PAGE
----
Nylon. Fibers that stretch (nylon) do not suffer extreme strength reduction around a tight radius, because the fibers naturally share the load better. When the ratio of the rope diameter (D) to diameter of the pin (d) or shackle is 1:1, nylon is the strongest of all common rope constructions.
When the D:d ratio = 1 with these ropes, the strength of the eye is undiminished. It is true that each leg of the eye is weakened 50 percent, but because each leg only carries 50 percent of the load, the strength of the eye is undiminished, and the splice is usually the first to fail.
In the case of nylon, some increase in diameter may be desirable for lines that are routinely loaded over their working load limit (9 percent of breaking strength). Factory-added spinning lubricants help resist chafe but don’t last. This protection be partially restored in used ropes by treating them with certain water repellent coatings (see Winter Sailing Tips for Die-Hards, Practical Sailor, December 2016).
High molecular polyethylene (HMPE): Slippery HMPE fibers (such as Dyneema) share the load better, since they can easily slip over each other. Like nylon, when the D:d ratio = 1, the strength of the eye is undiminished. Because the line diameter and the pin diameter are generally about equal strength in applications that use Dyneema, no thimble is required. Heat-set Dyneema, used for standing rigging, is a special case, and should have a thimble or ring.
Polyester: What about polyester, so common in running rigging? In most cases it is oversized for stretch and hand, and thus will be working so far below its working load limit (20 percent of breaking strength) it is irrelevant.
Type of weave: Plaited weaves are generally better than three-strand or double braids, since they flatten out across the bearing surface, more effectively spreading the load on all the fibers.
The bottom line is that during our entire break-testing program of Dyneema, nylon, and polyester eye splices, we never saw a failure over the pin (see Sewn Splices Follow Up, PS June 2016). We saw failures within the splice, at the end of the splice, in the throat, and even in the center of the rope, but never at the pin.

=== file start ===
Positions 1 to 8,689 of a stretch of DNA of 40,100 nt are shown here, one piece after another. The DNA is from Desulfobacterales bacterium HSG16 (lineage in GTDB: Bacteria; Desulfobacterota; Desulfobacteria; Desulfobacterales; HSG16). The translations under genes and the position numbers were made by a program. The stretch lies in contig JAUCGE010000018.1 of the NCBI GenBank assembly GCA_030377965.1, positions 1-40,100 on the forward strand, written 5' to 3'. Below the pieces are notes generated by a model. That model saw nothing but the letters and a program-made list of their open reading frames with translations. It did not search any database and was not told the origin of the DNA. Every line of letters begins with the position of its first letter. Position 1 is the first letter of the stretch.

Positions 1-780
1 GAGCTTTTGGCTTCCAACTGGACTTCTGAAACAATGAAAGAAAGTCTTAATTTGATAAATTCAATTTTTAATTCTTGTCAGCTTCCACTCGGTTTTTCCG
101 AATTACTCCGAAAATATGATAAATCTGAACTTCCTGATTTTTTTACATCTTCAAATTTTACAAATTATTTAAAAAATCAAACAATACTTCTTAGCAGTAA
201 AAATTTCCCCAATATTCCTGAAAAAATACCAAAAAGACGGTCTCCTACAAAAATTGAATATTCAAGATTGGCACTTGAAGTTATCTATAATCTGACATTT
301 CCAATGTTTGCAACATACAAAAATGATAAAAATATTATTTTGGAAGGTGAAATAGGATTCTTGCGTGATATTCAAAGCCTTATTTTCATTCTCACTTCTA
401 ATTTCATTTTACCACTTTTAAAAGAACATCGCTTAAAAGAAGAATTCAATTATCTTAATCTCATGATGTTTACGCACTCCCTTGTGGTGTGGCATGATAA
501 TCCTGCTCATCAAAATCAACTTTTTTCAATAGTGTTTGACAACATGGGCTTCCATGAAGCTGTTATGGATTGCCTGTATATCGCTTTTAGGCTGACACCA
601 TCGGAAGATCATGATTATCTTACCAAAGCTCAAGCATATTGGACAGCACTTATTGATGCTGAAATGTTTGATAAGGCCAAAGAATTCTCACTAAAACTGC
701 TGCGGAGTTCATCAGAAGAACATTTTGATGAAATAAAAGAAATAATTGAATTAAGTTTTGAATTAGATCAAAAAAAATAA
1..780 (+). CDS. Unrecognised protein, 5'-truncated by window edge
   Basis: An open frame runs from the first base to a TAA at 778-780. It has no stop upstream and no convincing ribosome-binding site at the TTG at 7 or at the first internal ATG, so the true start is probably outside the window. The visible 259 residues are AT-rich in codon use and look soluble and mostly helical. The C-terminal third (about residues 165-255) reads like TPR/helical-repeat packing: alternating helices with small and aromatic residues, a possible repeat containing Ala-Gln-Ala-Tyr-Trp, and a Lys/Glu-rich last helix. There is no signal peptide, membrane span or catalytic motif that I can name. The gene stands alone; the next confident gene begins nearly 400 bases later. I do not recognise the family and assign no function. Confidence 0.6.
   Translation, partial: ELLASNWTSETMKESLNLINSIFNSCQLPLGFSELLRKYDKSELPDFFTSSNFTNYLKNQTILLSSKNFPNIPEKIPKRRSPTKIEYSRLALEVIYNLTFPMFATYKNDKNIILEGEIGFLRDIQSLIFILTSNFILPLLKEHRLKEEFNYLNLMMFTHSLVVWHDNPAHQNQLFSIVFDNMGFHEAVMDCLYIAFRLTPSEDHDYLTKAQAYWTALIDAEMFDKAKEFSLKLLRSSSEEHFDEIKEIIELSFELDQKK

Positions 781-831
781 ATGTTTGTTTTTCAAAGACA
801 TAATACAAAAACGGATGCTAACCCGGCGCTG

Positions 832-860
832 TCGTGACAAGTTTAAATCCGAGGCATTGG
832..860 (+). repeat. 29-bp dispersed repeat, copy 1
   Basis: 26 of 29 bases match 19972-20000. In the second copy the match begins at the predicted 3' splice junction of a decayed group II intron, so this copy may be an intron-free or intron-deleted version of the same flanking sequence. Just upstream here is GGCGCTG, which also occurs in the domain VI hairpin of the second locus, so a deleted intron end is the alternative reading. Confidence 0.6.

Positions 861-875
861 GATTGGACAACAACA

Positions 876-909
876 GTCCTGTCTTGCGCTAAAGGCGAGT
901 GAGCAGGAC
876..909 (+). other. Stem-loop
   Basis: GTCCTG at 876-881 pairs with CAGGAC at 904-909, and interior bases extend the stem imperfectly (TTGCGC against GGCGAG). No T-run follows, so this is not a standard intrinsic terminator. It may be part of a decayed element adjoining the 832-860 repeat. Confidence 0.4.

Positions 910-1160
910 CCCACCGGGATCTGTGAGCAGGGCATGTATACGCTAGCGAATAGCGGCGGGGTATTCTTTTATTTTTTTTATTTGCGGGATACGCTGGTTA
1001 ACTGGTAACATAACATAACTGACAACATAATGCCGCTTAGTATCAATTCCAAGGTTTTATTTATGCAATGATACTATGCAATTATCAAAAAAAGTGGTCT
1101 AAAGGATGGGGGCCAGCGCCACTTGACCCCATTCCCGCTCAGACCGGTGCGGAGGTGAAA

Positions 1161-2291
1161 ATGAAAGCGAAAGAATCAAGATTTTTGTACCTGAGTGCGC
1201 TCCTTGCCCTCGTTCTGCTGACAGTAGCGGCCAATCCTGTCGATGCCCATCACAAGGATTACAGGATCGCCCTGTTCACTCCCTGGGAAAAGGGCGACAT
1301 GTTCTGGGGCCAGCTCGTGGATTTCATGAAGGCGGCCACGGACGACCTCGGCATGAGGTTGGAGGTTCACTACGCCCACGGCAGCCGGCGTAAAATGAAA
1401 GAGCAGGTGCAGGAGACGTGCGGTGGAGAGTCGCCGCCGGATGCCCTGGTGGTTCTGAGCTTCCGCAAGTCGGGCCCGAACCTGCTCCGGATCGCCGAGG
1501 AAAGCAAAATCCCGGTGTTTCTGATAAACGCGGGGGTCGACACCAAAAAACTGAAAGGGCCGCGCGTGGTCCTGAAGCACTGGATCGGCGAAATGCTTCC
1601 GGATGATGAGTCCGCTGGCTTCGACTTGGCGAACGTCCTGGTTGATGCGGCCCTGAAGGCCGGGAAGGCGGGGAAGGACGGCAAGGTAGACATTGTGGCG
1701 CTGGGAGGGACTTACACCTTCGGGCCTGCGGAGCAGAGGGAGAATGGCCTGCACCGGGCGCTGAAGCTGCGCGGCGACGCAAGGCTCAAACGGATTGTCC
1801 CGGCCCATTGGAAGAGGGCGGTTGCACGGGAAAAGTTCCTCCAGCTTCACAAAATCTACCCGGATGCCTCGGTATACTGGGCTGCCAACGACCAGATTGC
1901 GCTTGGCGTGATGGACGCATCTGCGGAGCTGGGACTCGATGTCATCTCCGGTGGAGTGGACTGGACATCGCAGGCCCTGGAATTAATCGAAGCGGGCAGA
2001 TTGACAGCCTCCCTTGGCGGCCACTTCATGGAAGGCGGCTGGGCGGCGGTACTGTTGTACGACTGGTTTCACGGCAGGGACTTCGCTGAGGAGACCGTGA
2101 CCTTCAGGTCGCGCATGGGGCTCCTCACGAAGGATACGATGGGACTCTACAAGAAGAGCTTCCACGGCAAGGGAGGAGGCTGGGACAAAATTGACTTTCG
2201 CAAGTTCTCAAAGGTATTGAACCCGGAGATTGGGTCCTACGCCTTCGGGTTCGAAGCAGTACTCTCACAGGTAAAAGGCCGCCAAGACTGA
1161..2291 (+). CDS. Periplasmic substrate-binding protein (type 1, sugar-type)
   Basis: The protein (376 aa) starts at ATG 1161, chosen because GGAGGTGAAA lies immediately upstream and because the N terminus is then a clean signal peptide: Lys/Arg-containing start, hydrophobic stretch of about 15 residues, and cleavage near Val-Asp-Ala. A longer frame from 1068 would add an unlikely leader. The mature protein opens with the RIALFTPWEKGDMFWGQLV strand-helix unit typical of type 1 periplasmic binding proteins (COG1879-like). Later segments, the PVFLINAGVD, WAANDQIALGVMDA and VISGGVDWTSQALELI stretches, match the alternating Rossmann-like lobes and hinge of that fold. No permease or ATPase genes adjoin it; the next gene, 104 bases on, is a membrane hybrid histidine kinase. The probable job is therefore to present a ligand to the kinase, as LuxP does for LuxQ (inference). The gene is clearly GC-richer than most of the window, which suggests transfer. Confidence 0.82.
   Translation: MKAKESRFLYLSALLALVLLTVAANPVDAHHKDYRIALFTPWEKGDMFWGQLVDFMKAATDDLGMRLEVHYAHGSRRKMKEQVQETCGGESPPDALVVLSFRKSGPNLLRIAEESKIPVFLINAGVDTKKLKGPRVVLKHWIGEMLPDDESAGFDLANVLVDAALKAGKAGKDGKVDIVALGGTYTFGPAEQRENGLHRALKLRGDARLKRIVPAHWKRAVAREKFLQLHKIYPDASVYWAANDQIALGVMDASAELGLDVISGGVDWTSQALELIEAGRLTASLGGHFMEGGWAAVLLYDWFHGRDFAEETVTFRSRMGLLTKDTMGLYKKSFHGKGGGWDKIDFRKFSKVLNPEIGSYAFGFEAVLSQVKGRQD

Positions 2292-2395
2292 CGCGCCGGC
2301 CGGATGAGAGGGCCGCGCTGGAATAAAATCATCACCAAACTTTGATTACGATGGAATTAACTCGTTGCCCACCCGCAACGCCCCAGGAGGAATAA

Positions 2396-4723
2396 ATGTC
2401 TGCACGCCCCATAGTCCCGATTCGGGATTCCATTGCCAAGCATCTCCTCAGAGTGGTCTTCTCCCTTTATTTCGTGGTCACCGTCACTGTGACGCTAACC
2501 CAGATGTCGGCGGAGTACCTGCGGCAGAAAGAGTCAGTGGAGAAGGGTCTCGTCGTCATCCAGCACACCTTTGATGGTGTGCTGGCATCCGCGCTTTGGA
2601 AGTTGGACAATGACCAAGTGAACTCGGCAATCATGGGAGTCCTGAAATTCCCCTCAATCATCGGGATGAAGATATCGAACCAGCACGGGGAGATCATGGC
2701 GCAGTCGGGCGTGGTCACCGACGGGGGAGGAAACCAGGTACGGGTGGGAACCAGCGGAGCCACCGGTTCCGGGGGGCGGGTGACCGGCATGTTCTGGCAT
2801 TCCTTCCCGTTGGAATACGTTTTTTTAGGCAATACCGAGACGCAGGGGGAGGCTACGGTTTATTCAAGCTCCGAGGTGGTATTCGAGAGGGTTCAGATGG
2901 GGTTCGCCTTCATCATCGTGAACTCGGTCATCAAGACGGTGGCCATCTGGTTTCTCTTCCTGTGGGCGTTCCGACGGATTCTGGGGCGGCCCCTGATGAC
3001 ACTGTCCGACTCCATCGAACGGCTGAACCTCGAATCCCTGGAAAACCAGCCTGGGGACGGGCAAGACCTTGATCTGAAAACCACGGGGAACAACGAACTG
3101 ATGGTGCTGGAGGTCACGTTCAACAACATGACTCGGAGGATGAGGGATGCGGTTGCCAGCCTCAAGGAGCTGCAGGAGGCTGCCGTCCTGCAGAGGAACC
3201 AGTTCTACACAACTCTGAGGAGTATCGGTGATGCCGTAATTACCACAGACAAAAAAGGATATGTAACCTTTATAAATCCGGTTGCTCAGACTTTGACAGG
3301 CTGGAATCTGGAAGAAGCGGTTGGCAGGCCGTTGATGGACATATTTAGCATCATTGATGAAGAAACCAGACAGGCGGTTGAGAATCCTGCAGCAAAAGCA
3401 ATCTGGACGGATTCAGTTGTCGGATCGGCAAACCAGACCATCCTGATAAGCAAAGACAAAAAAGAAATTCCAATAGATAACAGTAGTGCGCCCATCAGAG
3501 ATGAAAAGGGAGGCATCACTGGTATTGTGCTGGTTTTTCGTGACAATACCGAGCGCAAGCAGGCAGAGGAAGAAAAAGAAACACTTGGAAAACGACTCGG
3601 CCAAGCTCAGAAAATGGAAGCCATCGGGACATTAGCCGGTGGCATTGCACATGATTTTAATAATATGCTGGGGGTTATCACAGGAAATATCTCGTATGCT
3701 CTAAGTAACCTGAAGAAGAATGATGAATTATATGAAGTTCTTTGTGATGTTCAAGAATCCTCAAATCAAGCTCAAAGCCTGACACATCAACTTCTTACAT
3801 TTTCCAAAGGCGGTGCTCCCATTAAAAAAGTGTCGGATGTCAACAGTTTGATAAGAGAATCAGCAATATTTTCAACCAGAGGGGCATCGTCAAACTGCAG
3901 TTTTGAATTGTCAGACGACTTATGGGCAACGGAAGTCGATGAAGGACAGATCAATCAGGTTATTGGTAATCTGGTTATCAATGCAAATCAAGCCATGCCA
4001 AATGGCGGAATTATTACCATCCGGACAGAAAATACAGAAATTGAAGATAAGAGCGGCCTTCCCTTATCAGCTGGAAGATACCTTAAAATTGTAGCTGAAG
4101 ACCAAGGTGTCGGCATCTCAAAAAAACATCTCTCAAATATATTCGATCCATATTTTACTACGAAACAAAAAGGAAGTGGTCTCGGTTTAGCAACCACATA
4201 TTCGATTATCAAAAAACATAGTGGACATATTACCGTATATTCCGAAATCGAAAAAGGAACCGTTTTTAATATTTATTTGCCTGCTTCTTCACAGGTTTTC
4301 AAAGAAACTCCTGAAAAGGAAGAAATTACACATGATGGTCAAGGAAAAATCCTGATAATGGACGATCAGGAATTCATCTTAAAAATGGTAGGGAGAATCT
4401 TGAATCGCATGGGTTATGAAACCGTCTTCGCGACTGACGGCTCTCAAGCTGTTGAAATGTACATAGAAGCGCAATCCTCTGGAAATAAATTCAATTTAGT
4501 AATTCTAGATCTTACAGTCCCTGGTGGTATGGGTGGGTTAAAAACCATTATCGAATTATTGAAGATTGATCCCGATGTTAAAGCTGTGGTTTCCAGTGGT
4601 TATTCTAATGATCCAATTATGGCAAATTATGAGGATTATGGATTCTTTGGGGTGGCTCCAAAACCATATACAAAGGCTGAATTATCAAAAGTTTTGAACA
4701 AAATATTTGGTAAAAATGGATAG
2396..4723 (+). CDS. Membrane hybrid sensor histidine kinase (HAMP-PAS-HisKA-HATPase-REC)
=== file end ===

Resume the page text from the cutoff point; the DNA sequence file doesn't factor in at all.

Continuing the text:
Thimbles come in many types, including wire-rope thimbles, closed or sailmakers thimbles, and captive thimbles of many designs.
Wire Rope Thimbles
Traditional and often cheap, lighter-duty open thimbles distort under load and have sharp edges. Even strong, well-polished versions can shift and damage rope. Occasionally the splices are tightly lashed in place, but this is like treating the symptoms rather than the cause.
West Marine Stainless Thimble
The sample we examined was expensive, but it was also poorly finished.
Bottom line: Recommended for wire rope only.
Seadog Heavy Duty
Slightly heavier construction than the West Marine thimble, but marginal polishing.
Bottom Line: Not our first choice. For wire rope only.
Either welded or cast in an elliptical shape, these present no sharp edges that can damage a rope or sail. However, they do increase the throat angle (the angle formed by the two legs of the spliced eye) slightly and can fall out if poorly fitted or highly strained.
A wider throat angle can also weaken a splice. In addition, sailmakers thimbles can bend when strained to the limit by Dyneema, becoming loose.
This is a nicely formed, welded thimble. These occasionally bent under extreme load (Dyneema only) but never failed.
Bottom Line: Recommended by many years of use.
Cast from 304 stainless steel, these appear well-made and should be very durable.
Bottom Line: Recommended.
Extra Heavy Duty, Suncor
Cast from 304 stainless steel, these are well polished and strong.
Bottom line: Recommended.
Traditionally used on large mooring hawsers because of the challenges in fitting other thimble types to large stiff lines, these have become popular with Dyneema winch cables. Their ability to maintain strength even after being distorted is a great asset.
Bull Dog Winch Thimbles
Marketed to the RV crowd for Dyneema winch cables, this 316 stainless steel tube thimble is strong and secure. Once again, a bit of poking outside the marine market finds what we need for less.
Bottom line: Budget Buy in a closed thimble.
This is another tube thimble, strong and secure.
Bottom Line: Recommended for larger sizes.